A glitch is a short-lived in a system, such as a transient fault that corrects itself, making it difficult to troubleshoot. The term is particularly common in the and industries, in , as well as among players of s. More generally, all types of systems including human s and nature experience glitches. A glitch, which is slight and often temporary, differs from a more serious which is a genuine functionality-breaking problem. Alex Pieschel, writing for ''Arcade Review'', said: bug' is often cast as the weightier and more blameworthy pejorative, while 'glitch' suggests something more mysterious and unknowable inflicted by surprise inputs or stuff outside the realm of code."


Some reference books, including ''Random House's American Slang'', claim that the term comes from the word ''glitschen'' ("to slip") and the word ''glitshn'' ("to slide or skid"). Either way, it is a relatively new term. It was first widely defined for the American people by on the June 20, 1965 episode of ' as "a kink... when anything goes wrong down there ape Kennedy they say there's been a slight glitch." Astronaut explained the term in his section of the book ''Into Orbit,'' writing that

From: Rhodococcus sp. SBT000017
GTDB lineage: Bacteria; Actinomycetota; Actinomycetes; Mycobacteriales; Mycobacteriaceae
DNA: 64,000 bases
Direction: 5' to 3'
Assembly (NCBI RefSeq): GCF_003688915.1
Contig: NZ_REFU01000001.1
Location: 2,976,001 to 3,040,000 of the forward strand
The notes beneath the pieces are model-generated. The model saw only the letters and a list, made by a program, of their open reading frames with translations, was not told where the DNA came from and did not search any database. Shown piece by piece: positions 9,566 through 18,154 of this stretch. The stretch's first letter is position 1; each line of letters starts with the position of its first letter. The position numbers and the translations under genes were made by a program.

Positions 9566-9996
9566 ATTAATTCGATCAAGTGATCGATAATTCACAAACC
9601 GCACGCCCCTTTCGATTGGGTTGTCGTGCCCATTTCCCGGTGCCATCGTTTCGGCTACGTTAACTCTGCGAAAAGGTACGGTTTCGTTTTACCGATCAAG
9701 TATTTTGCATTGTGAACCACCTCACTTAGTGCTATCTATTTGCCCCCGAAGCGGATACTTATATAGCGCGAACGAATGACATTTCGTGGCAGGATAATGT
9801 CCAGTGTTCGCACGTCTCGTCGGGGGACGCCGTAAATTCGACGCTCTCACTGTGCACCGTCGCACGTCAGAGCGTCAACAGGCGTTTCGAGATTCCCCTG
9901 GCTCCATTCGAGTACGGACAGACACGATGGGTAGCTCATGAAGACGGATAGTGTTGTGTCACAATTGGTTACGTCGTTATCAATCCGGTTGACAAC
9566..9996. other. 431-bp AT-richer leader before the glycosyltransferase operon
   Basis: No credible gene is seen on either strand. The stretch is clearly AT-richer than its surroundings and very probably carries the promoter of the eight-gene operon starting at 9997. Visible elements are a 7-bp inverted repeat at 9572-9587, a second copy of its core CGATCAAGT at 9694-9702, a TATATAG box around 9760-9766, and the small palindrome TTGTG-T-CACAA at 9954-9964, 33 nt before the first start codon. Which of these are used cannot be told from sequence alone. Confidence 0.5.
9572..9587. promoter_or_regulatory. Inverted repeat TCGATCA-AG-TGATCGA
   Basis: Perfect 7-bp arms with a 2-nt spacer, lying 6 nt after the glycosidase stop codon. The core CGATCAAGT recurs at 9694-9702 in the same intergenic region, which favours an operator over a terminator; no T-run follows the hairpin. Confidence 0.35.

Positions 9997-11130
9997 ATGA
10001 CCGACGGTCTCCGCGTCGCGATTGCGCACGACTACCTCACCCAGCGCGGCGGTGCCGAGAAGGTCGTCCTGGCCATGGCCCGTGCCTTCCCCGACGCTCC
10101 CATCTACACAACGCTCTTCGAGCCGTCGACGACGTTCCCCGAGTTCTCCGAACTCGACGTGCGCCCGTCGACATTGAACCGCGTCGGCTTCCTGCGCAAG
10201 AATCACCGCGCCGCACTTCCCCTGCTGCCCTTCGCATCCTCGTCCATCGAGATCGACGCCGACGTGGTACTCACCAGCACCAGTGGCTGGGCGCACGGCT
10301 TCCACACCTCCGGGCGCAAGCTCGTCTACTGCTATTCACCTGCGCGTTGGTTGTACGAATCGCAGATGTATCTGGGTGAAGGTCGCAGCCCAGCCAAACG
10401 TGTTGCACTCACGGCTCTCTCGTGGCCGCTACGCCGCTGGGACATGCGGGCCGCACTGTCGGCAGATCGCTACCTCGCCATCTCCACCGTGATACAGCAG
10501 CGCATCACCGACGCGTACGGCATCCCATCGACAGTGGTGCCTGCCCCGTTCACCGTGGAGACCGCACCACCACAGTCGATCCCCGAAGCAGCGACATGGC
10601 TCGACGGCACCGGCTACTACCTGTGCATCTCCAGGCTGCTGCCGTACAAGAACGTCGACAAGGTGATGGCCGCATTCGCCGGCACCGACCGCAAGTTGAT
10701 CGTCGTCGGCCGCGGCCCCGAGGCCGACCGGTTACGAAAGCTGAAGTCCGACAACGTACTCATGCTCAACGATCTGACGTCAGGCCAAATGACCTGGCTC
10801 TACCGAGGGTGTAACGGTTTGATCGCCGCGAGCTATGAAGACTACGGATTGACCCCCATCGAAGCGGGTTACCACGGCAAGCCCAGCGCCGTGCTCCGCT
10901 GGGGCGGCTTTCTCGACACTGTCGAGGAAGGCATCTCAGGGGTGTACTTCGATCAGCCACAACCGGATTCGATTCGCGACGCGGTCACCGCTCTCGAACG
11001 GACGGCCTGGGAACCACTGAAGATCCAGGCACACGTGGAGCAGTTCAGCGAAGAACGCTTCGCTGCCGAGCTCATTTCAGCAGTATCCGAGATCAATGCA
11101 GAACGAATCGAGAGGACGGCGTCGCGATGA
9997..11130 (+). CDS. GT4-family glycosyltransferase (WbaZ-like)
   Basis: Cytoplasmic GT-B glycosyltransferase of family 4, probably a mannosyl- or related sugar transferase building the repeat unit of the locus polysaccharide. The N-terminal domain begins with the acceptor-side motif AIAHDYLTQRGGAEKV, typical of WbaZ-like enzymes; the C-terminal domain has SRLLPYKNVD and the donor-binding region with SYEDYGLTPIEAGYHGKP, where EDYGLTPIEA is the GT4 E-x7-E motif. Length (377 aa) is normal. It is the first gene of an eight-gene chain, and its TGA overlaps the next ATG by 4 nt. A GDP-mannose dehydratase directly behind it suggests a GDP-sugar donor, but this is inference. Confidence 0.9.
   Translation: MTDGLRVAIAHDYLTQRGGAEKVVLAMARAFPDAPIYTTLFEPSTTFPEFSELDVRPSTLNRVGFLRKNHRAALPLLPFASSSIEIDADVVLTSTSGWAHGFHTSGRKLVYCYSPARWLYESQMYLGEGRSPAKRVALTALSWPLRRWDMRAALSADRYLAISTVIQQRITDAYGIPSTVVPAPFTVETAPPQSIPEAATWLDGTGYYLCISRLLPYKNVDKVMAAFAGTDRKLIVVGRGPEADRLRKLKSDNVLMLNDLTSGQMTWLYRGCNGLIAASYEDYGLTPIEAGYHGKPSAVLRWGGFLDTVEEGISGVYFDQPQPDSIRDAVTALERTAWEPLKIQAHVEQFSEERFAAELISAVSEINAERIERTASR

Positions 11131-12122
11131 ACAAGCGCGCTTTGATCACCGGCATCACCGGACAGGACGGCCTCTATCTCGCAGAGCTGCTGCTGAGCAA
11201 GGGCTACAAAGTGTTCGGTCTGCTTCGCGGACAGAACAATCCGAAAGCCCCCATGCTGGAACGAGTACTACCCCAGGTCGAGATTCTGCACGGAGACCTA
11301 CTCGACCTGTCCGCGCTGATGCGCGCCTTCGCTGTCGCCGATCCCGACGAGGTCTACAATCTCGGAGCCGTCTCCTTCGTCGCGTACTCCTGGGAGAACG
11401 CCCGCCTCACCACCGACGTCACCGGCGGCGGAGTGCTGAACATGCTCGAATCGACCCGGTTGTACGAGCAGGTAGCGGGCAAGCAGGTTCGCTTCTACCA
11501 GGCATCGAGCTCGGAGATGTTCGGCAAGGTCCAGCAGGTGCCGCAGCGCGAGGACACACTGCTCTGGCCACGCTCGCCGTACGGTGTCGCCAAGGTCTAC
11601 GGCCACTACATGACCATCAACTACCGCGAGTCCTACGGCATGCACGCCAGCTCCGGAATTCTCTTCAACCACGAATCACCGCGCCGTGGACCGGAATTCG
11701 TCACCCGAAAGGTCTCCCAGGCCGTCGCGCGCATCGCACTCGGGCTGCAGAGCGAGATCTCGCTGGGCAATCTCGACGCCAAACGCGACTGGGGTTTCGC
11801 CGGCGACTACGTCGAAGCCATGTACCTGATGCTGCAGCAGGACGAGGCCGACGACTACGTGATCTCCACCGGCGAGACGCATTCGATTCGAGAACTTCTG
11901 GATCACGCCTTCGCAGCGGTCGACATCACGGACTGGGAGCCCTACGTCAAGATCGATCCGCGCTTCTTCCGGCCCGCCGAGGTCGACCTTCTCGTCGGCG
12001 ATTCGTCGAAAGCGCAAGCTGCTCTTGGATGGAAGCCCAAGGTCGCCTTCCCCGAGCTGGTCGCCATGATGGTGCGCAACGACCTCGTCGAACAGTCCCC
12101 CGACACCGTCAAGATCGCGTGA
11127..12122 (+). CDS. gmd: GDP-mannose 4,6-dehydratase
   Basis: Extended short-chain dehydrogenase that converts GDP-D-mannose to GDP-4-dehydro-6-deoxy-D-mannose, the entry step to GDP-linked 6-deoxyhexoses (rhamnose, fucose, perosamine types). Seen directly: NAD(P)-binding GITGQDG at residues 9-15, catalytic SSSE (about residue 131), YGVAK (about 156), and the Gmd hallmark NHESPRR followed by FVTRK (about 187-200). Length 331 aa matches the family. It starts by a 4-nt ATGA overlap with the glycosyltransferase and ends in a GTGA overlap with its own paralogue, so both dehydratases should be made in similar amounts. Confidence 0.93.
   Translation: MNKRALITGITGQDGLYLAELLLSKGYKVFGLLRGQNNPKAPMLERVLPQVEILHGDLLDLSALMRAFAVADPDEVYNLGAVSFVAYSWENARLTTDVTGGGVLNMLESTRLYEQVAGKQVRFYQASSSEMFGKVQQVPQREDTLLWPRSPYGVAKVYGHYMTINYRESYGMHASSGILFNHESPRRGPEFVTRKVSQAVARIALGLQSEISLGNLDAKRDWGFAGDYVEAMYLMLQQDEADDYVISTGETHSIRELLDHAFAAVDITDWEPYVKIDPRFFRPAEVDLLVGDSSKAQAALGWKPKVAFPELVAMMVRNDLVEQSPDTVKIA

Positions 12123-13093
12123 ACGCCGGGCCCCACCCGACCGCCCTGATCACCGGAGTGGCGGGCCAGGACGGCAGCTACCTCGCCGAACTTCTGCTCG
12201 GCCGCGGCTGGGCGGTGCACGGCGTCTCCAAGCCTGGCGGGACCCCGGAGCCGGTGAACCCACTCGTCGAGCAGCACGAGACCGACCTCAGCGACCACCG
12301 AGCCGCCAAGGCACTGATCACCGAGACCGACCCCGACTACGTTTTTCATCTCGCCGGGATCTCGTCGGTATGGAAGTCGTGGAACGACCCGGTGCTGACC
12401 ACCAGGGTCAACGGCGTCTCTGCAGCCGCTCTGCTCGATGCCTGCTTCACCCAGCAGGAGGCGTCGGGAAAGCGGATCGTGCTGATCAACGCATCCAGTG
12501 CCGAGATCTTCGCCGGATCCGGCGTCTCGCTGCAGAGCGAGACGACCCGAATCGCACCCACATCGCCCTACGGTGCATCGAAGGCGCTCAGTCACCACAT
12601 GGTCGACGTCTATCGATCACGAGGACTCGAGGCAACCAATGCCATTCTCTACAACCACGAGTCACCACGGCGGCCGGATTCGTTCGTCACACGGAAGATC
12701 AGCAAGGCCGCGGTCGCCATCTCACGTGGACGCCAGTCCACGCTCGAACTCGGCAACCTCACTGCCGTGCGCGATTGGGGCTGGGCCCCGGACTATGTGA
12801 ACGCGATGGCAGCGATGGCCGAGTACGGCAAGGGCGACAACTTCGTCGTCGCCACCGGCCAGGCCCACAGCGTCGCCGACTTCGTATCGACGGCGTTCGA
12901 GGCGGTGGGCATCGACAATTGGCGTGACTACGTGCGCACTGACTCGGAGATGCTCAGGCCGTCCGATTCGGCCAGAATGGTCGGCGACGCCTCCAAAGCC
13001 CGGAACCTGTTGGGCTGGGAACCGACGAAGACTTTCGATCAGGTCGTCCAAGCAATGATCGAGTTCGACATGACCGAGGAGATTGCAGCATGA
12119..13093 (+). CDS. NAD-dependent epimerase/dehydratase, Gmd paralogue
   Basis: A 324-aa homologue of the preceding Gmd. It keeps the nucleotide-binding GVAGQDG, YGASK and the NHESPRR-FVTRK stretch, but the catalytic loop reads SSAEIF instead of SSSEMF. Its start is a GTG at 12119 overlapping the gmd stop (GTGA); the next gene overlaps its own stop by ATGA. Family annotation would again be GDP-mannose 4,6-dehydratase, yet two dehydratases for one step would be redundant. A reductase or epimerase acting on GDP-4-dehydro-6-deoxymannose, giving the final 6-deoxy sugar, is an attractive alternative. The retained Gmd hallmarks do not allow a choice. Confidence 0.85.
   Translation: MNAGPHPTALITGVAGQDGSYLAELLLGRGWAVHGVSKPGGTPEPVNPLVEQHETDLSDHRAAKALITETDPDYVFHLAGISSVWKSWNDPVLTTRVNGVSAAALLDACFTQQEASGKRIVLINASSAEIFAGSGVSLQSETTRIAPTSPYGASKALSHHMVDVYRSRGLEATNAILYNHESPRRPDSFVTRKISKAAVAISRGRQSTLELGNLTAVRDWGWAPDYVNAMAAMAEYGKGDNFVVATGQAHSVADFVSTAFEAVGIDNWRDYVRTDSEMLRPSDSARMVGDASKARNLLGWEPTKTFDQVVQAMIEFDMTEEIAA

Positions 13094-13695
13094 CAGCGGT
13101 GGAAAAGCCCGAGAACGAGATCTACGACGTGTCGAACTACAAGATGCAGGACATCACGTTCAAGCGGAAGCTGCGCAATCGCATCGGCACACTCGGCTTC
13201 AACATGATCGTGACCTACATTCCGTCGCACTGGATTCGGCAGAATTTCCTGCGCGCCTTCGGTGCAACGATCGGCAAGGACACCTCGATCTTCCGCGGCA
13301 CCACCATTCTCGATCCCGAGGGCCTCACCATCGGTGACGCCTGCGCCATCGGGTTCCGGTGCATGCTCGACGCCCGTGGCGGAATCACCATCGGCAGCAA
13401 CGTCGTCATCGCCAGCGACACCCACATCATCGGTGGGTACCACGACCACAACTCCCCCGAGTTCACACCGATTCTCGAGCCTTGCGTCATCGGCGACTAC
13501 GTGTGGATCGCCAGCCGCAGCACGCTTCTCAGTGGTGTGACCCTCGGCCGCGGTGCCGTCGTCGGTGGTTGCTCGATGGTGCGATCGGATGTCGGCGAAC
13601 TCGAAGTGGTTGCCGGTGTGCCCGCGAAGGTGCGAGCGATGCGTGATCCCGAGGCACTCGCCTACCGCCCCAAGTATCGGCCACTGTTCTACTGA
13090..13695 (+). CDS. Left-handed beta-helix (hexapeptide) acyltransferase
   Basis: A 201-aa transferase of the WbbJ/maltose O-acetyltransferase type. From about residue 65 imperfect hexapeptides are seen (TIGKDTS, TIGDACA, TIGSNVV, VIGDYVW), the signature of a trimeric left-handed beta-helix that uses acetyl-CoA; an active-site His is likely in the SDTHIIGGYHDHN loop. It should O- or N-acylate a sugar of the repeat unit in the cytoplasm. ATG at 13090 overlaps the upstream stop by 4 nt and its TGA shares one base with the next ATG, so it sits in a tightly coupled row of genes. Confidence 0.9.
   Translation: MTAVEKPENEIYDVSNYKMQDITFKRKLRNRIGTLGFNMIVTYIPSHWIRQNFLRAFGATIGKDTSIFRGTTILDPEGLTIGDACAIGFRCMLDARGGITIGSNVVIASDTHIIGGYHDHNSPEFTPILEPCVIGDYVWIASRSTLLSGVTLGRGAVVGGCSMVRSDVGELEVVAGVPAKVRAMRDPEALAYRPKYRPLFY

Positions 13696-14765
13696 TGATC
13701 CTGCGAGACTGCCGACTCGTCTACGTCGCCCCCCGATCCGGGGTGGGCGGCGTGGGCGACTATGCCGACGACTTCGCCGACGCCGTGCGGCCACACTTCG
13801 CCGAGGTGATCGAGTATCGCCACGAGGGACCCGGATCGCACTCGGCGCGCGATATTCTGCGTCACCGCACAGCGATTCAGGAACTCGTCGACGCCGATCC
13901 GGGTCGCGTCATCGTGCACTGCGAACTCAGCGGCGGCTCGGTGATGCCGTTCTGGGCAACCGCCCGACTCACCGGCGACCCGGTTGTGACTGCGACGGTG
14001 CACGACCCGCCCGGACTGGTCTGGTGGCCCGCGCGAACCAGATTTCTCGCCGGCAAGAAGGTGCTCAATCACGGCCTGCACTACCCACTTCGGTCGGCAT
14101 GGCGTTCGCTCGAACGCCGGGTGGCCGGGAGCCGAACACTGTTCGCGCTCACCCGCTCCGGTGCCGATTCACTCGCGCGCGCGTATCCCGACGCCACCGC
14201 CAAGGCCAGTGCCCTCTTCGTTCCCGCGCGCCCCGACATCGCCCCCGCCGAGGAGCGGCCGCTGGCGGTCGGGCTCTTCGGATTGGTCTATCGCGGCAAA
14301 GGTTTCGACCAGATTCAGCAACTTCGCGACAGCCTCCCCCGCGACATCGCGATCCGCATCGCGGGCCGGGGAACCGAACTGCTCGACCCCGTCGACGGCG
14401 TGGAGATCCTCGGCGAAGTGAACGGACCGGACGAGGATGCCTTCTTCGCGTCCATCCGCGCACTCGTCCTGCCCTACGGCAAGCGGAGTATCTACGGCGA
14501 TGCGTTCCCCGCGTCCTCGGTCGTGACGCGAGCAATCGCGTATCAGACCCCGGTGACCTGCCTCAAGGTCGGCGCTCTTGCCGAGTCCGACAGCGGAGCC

Another term we adopted to describe some of our problems was "glitch." Literally, a glitch is a spike or change in voltage in an electrical circuit which takes place when the circuit suddenly has a new load put on it. You have probably noticed a dimming of lights in your home when you turn a switch or start the dryer or the television set. Normally, these changes in voltage are protected by fuses. A glitch, however, is such a minute change in voltage that no fuse could protect against it.quoted in Ben Zimmer, "The Hidden History of Glitch," visualthesarus.com
John Daily further defined the word on the July 4, 1965, episode of the same show, saying that it's a term used by the Air Force at Cape Kennedy, in the process of launching rockets, "it means something's gone wrong and you can't figure out what it is so you call it a 'glitch'." Later, on July 23, 1965, ' felt it necessary to define it in an article: "Glitches—a spaceman's word for irritating disturbances." In relation to the reference by ''Time Magazine'', the term has been believed to enter common usage during the American of the 1950s, where it was used to describe minor faults in the rocket hardware that were difficult to pinpoint. According to a Wall Street Journal article written by Ben Zimmer, Yale law librarian Fred Shapiro came up with the new earliest use of the word yet found: May 19, 1940. That was when the novelist Katharine Brush wrote about ''glitch'' in her column "Out of My Mind" (syndicated in the ''Washington Post'', the ''Boston Globe'', and other papers). Brush corroborated Tony Randall's radio recollection:
When the radio talkers make a little mistake in diction they call it a "fluff," and when they make a bad one they call it a "glitch," and I love it.